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Toxic chemical dicyandiamide found in Fonterra milk powder

Friday, August 30, 2013 by: Ethan A. Huff, staff writer
Tags: Fonterra, milk powder, dicyandiamide

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(NaturalNews) Trouble continues for New Zealand-based Fonterra after Sri Lankan officials found dicyandiamide, an agricultural chemical, in milk powder products distributed by the embattled company's local subsidiary. According to reports, recent tests conducted on two Fonterra Anchor products, a full-cream milk powder and a 1+ milk powder for children, revealed the presence of the pasture spray chemical in certain batches of product manufactured between October and December 2012.

Sri Lanka's Industrial Technology Institute (ITI) conducted the new tests after earlier ones from September 2012 found traces of the chemical, which is sometimes sprayed on grazing pastures to help control nitrogen loss caused by cattle urine, in other Fonterra products. The initial discovery was believed to be an isolated incident, but, now that two more products have turned up contaminated, officials plan to expand their analysis to cover other Fonterra products, as well as those produced by other companies.

"Now we have decided to test all the milk powder in the market including other Fonterra products," ITI Chief Executive G.A.S. Premakumara said to reporters following the new revelation.

Botulism scare a 'false alarm,' says Fonterra CEO

As you may already be aware, Fonterra has recently been in the headlines quite a bit after milk products exported to China, Vietnam and a handful of other mostly Asian countries were suspected to have been contaminated with a bacteria known to cause botulism. Import bans were almost immediately instituted in China following this discovery, but Fonterra executives, including company CEO Theo Spierings, have since come out to claim that the botulism scare was a "false alarm."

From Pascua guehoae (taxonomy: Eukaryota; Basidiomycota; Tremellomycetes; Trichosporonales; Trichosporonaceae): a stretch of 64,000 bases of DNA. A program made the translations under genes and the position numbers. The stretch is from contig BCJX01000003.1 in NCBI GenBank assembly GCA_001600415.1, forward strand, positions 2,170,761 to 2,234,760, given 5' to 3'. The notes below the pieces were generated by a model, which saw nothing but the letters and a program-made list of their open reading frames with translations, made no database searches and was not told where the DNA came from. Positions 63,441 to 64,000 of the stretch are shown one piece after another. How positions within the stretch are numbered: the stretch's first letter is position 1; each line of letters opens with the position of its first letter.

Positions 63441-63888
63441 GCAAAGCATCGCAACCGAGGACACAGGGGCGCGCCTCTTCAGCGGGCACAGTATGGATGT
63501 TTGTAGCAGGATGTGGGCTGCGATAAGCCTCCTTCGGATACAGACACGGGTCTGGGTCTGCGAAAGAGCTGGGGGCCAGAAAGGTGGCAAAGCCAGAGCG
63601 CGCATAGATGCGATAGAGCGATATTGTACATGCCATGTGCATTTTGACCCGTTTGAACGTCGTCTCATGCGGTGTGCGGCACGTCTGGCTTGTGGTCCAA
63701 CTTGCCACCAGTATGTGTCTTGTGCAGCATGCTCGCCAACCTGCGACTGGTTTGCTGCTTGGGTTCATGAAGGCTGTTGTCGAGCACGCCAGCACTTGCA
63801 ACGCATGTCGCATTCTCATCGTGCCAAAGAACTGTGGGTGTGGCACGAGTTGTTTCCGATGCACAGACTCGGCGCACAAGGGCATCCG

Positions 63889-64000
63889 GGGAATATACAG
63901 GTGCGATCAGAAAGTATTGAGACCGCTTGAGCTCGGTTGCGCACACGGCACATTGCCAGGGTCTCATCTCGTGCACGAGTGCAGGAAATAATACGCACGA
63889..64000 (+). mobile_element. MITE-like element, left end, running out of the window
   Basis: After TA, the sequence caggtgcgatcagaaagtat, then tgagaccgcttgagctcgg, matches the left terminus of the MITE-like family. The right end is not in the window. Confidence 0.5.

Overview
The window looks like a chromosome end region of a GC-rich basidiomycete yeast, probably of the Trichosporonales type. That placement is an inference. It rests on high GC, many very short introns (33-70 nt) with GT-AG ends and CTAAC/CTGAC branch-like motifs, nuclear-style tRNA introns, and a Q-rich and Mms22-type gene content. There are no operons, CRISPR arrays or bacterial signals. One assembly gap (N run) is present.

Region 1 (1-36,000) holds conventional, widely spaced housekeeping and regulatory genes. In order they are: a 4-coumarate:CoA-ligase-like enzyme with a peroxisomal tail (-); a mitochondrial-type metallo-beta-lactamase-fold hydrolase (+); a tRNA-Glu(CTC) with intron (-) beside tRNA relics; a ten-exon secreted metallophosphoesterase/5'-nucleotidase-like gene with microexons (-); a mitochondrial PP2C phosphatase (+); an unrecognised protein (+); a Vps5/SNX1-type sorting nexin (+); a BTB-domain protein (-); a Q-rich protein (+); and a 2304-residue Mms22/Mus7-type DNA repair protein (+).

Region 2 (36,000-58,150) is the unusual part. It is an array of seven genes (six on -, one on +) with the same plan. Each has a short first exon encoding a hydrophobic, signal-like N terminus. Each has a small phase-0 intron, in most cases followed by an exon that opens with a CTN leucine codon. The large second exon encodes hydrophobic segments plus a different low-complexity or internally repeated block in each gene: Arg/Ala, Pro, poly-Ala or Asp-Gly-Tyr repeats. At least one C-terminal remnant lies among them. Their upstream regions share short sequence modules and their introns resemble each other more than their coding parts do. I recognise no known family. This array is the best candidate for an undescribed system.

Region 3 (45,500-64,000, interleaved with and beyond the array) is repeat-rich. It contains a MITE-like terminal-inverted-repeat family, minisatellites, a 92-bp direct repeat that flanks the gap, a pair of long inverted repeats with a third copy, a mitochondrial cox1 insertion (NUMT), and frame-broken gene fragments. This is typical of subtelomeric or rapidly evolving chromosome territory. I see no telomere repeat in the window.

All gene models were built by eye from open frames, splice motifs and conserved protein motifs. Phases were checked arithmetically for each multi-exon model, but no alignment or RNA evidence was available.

Meanwhile, the Sri Lankan government is pushing its own farmers to produce more of their own milk, so potentially risky imports from New Zealand will inevitably decrease over time. Some activist groups in the country, including the so-called National Freedom Front (NFF), are also pushing for the same end, as indicated by recent protests that took place at Fonterra Brand Lanka's head office.

"We should make our own milk powder," read one sign held up by an NNF protester, as riot police tarried nearby to make sure the situation did not become unruly. "Ban toxic yoghurt advertisement immediately," read another sign held next to a large coffin plastered with giant pictures of Fonterra products.

Sri Lanka has already cut its milk imports down by more than 12 percent

According to Reuters, the Sri Lankan government has already instituted measures aimed at increasing the availability of locally-produced, fresh milk throughout the country, including forcing state-owned company Milco to buy all farmers' unsold milk. These and other efforts, according to the latest available figures, have already resulted in a 12.3 percent decrease in dairy imports into the country, which were valued at $307.3 million in 2012.

"It is not a difficult task to close down Fonterra for a country which eradicated terrorism," said NNF spokesman Mohammed Musammil to a group of protesters. "We request all the people to unite to send Fonterra home in the same way they united to end the terrorism."

To be fair, Fonterra has been cooperative throughout the entire process both in Sri Lanka and elsewhere, as it was the entity that commissioned independent testing in the first place. Fonterra voluntarily recalled hundreds of millions of dollars worth of product, much of which was determined to be safe, and has had no qualms about owning up to potential problems lurking at its farms.

"From a food industry perspective Fonterra did exactly the right thing -- they put public safety first," Katherine Rich, CEO of Food & Grocery Council, said to reporters recently after it was learned that Fonterra whey protein products were, indeed, safe and free of botulism.

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